How to Start Gardening

How to Start Gardening

Anyone can achieve gardening success right from the start by adhering to some basic guidelines which include:

  • Selecting plants or plants well-adapted to your region: ‘right plant, right place’
  • Siting plants judiciously for optimal growing conditions
  • Giving plants the ongoing care they need to grow and thrive

Gardening has long been a favorite pastime for legions of humans across the globe. It’s appealing not only to those who want to grow their own food, but also to anyone who loves plants, flowers, and spending time outdoors engrossed in the natural world. There’s tremendous gratification in working the soil and watching plants grow and thrive as a result.

For the uninitiated, figuring out how to start ‘gardening’ can be daunting. What are the first steps, and how do you discover whether you have a knack for caring for plants—a green thumb? We can confidently say there is no magic to becoming a successful gardener: Like anything else in life, it simply requires desire, commitment, and a willingness to follow a few basic guidelines. Following are some commonly asked questions and answers to help you get started.

Getting Started: What to Grow?

While you may have visions of formal flower gardens, elaborate topiary, or rows and rows of delicious and nutritious crops, we recommend keeping it simple and starting small. Build on your success as you gain experience and confidence over time. There will definitely be trial and error. Experiment—it’s the best way to learn. To help you get started, we offer many preplanned garden designs and a how to design a garden primer on our website.

In general, herbs, flowers, and foliage plants (ornamentals) require less work to grow than kitchen garden plants (vegetables and fruits). Ornamental plants fall into two categories: annuals—plants that live for only one growing season, and perennials—plants that go dormant in winter and emerge on their own again every spring year-after-year (vs. biennials which typically only live for two years). Vegetable plants are annuals. Herb plants can be annuals or perennials depending on the herb and your local climate.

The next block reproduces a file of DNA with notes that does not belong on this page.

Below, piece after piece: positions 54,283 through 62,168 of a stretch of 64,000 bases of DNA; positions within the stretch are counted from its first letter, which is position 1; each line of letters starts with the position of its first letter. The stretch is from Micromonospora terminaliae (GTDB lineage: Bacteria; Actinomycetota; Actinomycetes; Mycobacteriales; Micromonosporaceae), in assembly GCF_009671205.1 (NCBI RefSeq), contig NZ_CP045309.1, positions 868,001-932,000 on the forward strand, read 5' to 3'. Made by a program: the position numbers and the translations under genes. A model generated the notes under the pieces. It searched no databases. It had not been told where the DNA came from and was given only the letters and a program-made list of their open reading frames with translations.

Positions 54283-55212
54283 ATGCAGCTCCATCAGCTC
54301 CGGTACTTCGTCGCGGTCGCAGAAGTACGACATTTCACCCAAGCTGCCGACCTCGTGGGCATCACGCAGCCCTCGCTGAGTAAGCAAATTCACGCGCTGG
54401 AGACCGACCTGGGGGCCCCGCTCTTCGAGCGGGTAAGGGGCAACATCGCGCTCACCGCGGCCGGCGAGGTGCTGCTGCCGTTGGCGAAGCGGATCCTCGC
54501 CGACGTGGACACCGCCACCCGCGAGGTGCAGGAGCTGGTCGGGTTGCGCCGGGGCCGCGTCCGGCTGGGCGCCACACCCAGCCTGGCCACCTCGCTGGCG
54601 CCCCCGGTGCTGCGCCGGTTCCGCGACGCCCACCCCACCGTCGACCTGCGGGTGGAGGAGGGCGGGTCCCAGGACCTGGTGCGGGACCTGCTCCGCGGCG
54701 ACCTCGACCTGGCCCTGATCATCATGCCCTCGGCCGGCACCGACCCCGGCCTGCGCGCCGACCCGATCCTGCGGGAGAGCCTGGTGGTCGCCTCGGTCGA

You can grow plants from seed or you can speed up and ease the process by purchasing seedlings from a commercial nursery or local garden center. It’s also easy to grow springtime favorites such as Daffodils and Tulips by planting bulbs in the fall.

Planting and growing trees and shrubs requires a bit more care than annuals and perennials—at least until they are established. Some involve more work than others; it helps to do your homework to understand the level of commitment required. We offer a wealth of information in the growing shrubs section of our website.

Where Do You Live: What is Your Gardening Zone?

While summer annuals will grow almost anywhere, you must learn to identify which types of perennials, vegetable plants, shrubs, or trees will grow and thrive in your local climate. Fortunately, the USDA has created a Hardiness Zone map that can help you figure this out.

USDA Hardiness Zones Map

Using historical temperature data, the USDA has divided the country into 13 hardiness zones, ranging from 1 (coldest) to 13 (warmest). Each of these zones is further divided into “A” and “B” for greater accuracy, with A being colder than B. These zones are defined by average annual minimum temperature. For example, a zip code in which the average annual minimum temperature is between -15 and -10 Fahrenheit is assigned to hardiness zone 5B.

Selecting plants is somewhat simplified once you’re armed with knowledge about your growing Zone, as commercially grown plants are labeled accordingly. So, if you live in, say, Zone 4, you wouldn’t want to select plants rated for a higher (warmer) Zone, such as Zone 7; that would be a recipe for failure.

Where Is Your Garden Site?